- Modern Passings: Death Rites, Politics, and Social Change in Imperial Japan
The Meiji emperor died early on 30 July 1912. On that same day, his body was placed in a coffin, and for the next fortnight, women of the court served him three meals a day. His encoffined body was then transferred to the confines of the hinkyū mortuary hall within the palace. Here, offerings of sakaki, rice, and water were placed before him to quell his potentially troubled spirit. How his body was preserved during the intense summer heat is unclear, but he remained in the mortuary hall for another month. His son, Emperor Taishō, then paid his final respects, and Meiji's spirit was transferred to the kōreiden, an ancestral shrine in the palace ritual complex. His body was now carried from the palace on an ox-drawn hearse southwest across Tokyo to the funeral hall, or sōjōden, erected in the Aoyama parade ground. The procession was solemn, public, and—joined by the high and mighty of imperial Japan and foreign dignitaries—it was long. At Aoyama, emperor and prime minister gave eulogies and offered sakaki, following which the coffin, placed on a steam train headed for Kyoto, set off for Meiji's final resting place. In Kyoto his body was laid to rest in a large, mounded mausoleum in Fushimi-Momoyama, built for that purpose.
It is curious that Andrew Bernstein makes only a brief reference to Meiji's funeral in his Modern Passings. After all, funerals, politics, and social change in imperial Japan are his theme. Grand state funerals like Meiji's were the invention of the modern nation-state. They were political events, articulating the values most dear to the modern state, and, indeed, by stirring a ferment of grief, they could effect social change. Meiji's funeral was unprecedented. Not for centuries had the funeral of an emperor dispensed with the services of Buddhist monks; the body of no previous emperor had been borne with such pomp so publicly or so far; also unusual was the burial of an emperor in a dedicated mausoleum. This was a modern funeral rite, and it became the model for those conducted for Meiji's son and grandson, too. [End Page 169]
On first reading Modern Passings, I thought the absence of this extraordinary event, or of any state funeral, was a grave omission. On reflection, though, I am not so sure. The one comment Bernstein makes on Meiji's funeral—that it "proclaimed to the world Japan's modern progress was anchored in a venerable Shinto past" (p. 98)—is apposite; and Meiji's funeral has been studied before, and so is pretty well known. And what Bernstein offers instead is a story little known but of great interest. What concerns him principally is the popular practice of funerals and the dynamic process of their refiguring in the great cities of imperial Japan. Bernstein acknowledges the role of the state in such matters at the onset of Meiji. Its insistence on setting boundaries between secular and religious, rational and superstitious, civilized and barbaric impinged on the modern practice of funeral rites. But death, as he points out, was no passive observer in these negotiations over meaning; the fundamental question of what to do with the modern dead frequently had a decisive impact on those boundaries.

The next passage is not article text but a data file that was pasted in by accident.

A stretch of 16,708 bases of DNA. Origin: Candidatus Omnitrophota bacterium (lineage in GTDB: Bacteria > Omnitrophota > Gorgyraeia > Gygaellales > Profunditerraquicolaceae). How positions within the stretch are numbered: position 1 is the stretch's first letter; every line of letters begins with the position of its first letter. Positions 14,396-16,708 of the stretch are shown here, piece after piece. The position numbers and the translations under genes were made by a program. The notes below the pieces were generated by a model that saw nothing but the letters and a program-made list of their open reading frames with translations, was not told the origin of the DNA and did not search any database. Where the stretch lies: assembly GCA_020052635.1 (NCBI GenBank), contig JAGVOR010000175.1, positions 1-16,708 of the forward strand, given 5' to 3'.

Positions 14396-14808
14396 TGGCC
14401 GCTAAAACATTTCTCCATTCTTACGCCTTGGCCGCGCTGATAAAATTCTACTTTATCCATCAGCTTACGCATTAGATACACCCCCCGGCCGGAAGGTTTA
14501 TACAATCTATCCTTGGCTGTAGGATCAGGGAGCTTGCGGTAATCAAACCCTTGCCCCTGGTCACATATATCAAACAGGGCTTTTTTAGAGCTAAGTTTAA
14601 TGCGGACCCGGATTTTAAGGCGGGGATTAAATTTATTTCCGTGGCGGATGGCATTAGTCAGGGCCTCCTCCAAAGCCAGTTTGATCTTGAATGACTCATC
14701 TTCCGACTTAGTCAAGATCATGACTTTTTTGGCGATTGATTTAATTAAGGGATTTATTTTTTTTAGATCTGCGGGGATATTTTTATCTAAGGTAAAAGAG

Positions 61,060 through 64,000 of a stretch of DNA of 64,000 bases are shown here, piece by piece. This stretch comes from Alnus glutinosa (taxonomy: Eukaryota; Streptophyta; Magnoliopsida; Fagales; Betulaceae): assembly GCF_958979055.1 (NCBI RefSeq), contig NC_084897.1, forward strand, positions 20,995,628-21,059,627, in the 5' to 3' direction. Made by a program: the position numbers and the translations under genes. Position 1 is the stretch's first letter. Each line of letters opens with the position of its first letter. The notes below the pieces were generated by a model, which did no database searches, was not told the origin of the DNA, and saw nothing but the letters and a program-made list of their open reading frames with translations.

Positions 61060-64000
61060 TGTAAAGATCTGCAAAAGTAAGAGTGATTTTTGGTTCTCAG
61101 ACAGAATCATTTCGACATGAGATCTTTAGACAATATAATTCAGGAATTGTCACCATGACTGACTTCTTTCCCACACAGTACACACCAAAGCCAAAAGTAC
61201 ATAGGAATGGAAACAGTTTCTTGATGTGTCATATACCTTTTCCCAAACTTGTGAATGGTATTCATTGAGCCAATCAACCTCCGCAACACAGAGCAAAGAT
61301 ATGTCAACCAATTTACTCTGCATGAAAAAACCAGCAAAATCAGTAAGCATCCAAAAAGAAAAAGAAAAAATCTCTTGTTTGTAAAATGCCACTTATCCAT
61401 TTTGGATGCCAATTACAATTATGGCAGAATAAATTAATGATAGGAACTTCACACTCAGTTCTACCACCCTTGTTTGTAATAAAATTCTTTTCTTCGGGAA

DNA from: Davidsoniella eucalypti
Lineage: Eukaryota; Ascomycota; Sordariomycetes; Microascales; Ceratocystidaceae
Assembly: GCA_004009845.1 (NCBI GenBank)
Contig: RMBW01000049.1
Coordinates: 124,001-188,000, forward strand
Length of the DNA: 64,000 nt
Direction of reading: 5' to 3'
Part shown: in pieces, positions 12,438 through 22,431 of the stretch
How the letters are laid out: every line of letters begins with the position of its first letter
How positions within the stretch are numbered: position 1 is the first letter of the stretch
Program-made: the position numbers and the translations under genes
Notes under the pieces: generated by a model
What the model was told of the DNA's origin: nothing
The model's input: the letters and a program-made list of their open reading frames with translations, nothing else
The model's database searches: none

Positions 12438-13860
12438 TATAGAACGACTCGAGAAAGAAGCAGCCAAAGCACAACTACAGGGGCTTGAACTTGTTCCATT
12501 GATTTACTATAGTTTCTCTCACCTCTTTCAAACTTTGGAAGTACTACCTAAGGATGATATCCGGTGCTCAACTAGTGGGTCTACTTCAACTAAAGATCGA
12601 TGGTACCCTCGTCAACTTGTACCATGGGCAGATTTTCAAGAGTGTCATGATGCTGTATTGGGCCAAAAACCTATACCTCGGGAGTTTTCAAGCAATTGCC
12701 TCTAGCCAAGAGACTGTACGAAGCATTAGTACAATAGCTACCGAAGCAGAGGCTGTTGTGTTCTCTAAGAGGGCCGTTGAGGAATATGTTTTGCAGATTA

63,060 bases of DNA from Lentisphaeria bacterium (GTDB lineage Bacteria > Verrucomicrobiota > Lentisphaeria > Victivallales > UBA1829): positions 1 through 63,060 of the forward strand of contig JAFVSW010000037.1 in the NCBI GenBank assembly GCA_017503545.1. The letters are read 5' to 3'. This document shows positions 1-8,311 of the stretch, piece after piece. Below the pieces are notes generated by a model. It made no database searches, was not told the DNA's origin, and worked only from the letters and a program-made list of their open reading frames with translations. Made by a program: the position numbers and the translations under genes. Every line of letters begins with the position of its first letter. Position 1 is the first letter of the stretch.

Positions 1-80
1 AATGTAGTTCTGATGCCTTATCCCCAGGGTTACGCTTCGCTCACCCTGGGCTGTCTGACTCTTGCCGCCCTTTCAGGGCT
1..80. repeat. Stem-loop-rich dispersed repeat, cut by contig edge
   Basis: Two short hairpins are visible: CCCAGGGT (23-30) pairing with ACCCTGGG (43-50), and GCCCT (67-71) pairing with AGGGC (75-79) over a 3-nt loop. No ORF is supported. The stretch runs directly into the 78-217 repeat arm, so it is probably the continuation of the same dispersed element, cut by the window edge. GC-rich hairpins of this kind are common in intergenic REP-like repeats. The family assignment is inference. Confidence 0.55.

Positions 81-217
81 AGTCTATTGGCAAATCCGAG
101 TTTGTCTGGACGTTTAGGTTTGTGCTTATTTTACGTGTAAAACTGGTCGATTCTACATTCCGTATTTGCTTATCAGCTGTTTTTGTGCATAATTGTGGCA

The most authoritative voice in early Meiji death debates was surprisingly that of Buddhists like Ōuchi Seiran. Disestablished, reduced, and marginalized though it was in the aftermath of 1868, Buddhism found its modern redemption in the practices surrounding death. Buddhists articulated a position on death and death rites that eventually persuaded the Meiji state that Buddhism and civilization were not oxymoronic, that Buddhism had a vital social and cultural role to play. Death also gave to Buddhists essential leverage in their bitter struggles with the formative Shinto establishment.
In early Meiji, the state actively promoted the performance of Shinto funerals. This was not the doomed enterprise it may appear in...